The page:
Sandy Griswold. September 20, 1903. [Autumn Teal Shooting at Fairmont]. Omaha Sunday World-Herald 38(344): 18. Portion of column. With a drawing of teal on the marsh.
Forest, Field and Stream.
With each passing hour now, in these fleeting September days, come multiplying evidences of the summer's decay and the advance of the wintry season. We had a hard frost on Tuesday night last, just as we did one year ago, and the aspect of things generally is such as to justify the belief in an early closing in of Old Crimp and his inclement hosts. The wild fowl have already begun to come down in goodly numbers, not only spoonbill, woodducks and teal, but in many instances, mallards, widgeon and redheads. That the sporting season is now on in earnest there is little room for doubt, and over almost every bit of lowland the wings of the teal are whistling with every passing breeze. The blackbirds, in sable clouds, are chucking warningly, as they undulate across the wet lands, or clamor among willow and reed. Along the oozy shores, the killdeers' feet are leaving a network of delicate tracks and the yellowleg, with his tinkling plaint, moves uneasily through the frosty air, while against the fleece-robed over-arching blue the acute shapes of passing geese may be frequently traced.
In testimony that the active days of the sportsmen are at hand is the numerous canvas-clad, rubber-booted men that are to be observed on every outgoing and incoming train, and the fact that I myself made one of these on Saturday and Sunday last. Together with Charlie Thomas I was the guest of Henry and Jake Carson out at Fairmont, and to say that we had a great two days' shoot, but half expresses it. Both Henry and Jake are sportsmen of the most enthusiastic type, well up in the lore of wild game, capital shots and royal whole-souled fellows everyway. Other members of the guild, besides Thomas and myself, who were Carson's guests over Sunday, were W.A. Pixley, John Weaver, Eddie George, Arthur Rogers, George Tzschuck and George Nicholson. The whole party was after bluewing teal and not a soul was disappointed. Every mother's son of them killed the limit and enjoyed a shoot that is not apt to happen many times in a season.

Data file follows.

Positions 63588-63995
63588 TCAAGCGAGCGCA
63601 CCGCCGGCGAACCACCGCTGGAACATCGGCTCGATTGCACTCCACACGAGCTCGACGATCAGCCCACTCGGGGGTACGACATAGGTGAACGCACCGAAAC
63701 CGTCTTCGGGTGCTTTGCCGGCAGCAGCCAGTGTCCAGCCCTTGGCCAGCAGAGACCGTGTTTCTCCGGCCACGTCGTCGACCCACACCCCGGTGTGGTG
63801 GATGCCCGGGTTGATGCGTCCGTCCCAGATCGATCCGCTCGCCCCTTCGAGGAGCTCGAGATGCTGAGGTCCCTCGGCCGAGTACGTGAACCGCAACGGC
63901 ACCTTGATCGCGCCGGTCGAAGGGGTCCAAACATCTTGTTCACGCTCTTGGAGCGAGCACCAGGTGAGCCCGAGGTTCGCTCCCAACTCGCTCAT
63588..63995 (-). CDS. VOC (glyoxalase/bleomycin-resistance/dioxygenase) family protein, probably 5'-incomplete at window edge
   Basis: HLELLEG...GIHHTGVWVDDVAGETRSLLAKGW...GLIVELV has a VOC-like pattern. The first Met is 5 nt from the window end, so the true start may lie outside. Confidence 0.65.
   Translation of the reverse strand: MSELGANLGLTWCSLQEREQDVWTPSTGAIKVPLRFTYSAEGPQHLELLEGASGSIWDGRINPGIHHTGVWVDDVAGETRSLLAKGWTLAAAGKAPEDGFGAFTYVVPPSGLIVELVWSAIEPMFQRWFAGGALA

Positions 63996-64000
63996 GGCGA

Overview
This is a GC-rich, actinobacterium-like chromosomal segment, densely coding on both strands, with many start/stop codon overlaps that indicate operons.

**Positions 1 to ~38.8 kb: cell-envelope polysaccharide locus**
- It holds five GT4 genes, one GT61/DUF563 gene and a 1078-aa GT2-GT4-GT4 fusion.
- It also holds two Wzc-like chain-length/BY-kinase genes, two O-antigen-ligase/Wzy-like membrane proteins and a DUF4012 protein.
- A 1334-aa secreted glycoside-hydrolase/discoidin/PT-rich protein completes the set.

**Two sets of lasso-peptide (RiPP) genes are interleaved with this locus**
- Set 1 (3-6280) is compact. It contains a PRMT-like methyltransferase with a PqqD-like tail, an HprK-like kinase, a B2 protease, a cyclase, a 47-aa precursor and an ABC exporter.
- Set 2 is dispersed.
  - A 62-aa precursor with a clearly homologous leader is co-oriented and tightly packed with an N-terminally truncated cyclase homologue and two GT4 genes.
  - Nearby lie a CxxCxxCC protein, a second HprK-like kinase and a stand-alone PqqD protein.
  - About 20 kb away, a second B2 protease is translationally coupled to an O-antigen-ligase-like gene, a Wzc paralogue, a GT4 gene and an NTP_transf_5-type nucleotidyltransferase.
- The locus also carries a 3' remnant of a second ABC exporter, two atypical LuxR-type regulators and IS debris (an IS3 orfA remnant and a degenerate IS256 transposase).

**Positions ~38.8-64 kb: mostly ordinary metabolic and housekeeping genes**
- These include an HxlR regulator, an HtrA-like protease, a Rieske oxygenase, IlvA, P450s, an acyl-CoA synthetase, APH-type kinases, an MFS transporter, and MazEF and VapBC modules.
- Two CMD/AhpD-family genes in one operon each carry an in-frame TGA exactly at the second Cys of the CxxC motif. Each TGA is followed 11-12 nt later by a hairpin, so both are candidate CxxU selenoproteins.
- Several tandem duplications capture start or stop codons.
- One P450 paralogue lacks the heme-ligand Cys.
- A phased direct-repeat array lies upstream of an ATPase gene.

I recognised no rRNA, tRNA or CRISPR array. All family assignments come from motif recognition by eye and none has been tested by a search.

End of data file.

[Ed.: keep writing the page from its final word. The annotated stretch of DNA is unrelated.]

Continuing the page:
Without a doubt this is the greatest fall for bluewing teal ever known in this section of the country, and every ducking ground in the state is fairly swarming with them. Nothing like their plentifulness, the oldest and most experienced gunners say, has been known here since the earliest settlement of the state, and were it within the scope of law and conscience 100 a day to a single gun would be no extraordinary exploit.